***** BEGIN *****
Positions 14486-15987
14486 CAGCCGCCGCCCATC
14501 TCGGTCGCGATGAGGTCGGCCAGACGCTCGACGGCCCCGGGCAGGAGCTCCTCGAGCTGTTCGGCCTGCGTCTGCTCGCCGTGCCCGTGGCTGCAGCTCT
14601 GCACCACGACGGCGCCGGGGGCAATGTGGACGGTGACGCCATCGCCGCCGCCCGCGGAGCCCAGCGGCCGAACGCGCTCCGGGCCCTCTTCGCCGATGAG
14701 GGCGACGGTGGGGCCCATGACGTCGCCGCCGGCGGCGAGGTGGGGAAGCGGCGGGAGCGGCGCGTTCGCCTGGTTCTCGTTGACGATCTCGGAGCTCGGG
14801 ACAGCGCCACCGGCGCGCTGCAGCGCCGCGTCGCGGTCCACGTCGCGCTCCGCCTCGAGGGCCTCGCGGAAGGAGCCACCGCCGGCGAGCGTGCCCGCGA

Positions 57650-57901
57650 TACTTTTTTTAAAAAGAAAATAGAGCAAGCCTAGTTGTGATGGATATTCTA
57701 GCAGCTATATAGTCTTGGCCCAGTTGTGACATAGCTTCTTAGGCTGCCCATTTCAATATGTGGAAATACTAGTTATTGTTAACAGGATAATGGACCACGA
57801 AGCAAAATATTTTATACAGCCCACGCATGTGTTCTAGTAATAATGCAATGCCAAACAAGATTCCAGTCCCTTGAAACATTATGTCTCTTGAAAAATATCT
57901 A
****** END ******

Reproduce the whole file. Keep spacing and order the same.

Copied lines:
Positions 14486-15987
14486 CAGCCGCCGCCCATC
14501 TCGGTCGCGATGAGGTCGGCCAGACGCTCGACGGCCCCGGGCAGGAGCTCCTCGAGCTGTTCGGCCTGCGTCTGCTCGCCGTGCCCGTGGCTGCAGCTCT
14601 GCACCACGACGGCGCCGGGGGCAATGTGGACGGTGACGCCATCGCCGCCGCCCGCGGAGCCCAGCGGCCGAACGCGCTCCGGGCCCTCTTCGCCGATGAG
14701 GGCGACGGTGGGGCCCATGACGTCGCCGCCGGCGGCGAGGTGGGGAAGCGGCGGGAGCGGCGCGTTCGCCTGGTTCTCGTTGACGATCTCGGAGCTCGGG
14801 ACAGCGCCACCGGCGCGCTGCAGCGCCGCGTCGCGGTCCACGTCGCGCTCCGCCTCGAGGGCCTCGCGGAAGGAGCCACCGCCGGCGAGCGTGCCCGCGA

Positions 57650-57901
57650 TACTTTTTTTAAAAAGAAAATAGAGCAAGCCTAGTTGTGATGGATATTCTA
57701 GCAGCTATATAGTCTTGGCCCAGTTGTGACATAGCTTCTTAGGCTGCCCATTTCAATATGTGGAAATACTAGTTATTGTTAACAGGATAATGGACCACGA
57801 AGCAAAATATTTTATACAGCCCACGCATGTGTTCTAGTAATAATGCAATGCCAAACAAGATTCCAGTCCCTTGAAACATTATGTCTCTTGAAAAATATCT
57901 A